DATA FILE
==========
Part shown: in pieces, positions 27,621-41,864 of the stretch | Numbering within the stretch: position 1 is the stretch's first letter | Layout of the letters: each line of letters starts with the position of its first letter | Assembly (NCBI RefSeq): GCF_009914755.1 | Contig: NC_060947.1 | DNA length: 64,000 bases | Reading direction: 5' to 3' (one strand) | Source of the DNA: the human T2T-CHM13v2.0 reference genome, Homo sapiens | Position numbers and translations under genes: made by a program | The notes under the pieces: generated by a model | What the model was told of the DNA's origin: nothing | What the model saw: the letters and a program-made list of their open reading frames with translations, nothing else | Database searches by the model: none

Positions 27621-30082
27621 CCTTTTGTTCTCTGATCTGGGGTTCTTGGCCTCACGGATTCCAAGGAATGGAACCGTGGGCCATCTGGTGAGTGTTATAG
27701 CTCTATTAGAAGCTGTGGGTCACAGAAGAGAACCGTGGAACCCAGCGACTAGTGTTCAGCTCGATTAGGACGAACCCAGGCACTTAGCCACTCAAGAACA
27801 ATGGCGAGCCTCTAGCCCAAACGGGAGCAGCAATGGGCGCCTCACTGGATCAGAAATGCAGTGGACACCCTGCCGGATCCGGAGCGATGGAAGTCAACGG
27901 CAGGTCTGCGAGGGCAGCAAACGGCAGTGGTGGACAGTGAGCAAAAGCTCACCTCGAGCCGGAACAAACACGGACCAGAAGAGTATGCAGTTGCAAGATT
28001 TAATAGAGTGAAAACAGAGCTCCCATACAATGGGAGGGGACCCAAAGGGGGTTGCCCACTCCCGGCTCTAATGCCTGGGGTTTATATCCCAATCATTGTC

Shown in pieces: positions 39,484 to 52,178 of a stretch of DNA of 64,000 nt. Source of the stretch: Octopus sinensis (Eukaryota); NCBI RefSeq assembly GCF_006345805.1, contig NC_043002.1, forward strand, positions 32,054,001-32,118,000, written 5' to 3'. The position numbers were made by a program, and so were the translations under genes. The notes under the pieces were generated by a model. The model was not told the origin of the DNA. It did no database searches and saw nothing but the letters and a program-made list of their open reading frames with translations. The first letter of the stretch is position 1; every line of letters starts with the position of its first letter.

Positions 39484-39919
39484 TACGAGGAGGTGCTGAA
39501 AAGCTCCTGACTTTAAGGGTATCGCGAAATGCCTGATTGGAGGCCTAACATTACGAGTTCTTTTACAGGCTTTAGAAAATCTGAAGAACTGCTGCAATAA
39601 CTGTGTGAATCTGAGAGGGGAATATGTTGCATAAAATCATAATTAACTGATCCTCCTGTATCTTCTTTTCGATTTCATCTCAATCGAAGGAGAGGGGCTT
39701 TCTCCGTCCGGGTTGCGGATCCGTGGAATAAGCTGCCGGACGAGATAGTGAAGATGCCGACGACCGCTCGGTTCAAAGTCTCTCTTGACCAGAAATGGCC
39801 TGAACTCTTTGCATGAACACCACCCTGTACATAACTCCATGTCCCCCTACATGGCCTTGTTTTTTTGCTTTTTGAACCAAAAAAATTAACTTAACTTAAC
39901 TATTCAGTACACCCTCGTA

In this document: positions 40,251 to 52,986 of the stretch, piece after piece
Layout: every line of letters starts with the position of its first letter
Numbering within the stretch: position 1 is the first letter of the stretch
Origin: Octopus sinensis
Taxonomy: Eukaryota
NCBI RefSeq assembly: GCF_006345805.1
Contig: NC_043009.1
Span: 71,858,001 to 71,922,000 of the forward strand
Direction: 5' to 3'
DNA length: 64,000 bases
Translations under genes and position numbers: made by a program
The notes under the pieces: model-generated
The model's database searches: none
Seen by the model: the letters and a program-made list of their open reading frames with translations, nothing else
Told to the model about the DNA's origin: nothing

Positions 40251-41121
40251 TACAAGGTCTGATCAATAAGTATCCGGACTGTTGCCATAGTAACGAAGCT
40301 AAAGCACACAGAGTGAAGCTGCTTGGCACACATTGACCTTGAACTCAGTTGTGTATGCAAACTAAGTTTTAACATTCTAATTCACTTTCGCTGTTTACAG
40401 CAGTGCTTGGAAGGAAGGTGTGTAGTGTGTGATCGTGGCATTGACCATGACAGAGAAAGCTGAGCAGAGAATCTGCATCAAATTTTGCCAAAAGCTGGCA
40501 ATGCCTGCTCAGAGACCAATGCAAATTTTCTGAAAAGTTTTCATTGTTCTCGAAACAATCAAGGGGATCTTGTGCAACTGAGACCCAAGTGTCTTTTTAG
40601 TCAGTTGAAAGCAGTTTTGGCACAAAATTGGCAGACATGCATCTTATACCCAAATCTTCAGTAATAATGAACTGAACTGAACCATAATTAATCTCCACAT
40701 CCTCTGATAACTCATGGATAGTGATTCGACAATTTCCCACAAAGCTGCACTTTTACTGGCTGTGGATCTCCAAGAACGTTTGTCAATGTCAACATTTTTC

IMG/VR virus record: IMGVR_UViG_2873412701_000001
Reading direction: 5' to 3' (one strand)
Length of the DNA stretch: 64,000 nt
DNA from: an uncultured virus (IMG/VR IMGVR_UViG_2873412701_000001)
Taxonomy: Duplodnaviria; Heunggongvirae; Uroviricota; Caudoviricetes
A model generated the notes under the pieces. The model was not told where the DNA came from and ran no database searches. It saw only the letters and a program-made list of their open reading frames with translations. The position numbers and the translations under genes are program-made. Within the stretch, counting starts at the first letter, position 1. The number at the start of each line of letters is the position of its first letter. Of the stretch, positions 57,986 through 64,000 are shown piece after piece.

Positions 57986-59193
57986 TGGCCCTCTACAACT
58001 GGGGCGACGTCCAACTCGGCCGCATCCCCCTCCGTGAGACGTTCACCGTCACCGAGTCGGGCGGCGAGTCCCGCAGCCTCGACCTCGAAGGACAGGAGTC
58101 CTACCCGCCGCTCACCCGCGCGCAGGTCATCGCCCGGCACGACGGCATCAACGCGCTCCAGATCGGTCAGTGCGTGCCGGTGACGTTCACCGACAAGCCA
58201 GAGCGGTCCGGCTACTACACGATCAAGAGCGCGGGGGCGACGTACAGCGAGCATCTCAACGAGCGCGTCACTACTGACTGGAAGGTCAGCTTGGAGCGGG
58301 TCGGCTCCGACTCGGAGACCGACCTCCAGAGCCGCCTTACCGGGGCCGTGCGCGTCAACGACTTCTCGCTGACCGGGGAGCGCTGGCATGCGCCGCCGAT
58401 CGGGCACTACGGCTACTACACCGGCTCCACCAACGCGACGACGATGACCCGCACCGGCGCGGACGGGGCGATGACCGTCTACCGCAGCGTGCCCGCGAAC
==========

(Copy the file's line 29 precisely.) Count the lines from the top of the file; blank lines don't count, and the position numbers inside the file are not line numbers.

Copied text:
Seen by the model: the letters and a program-made list of their open reading frames with translations, nothing else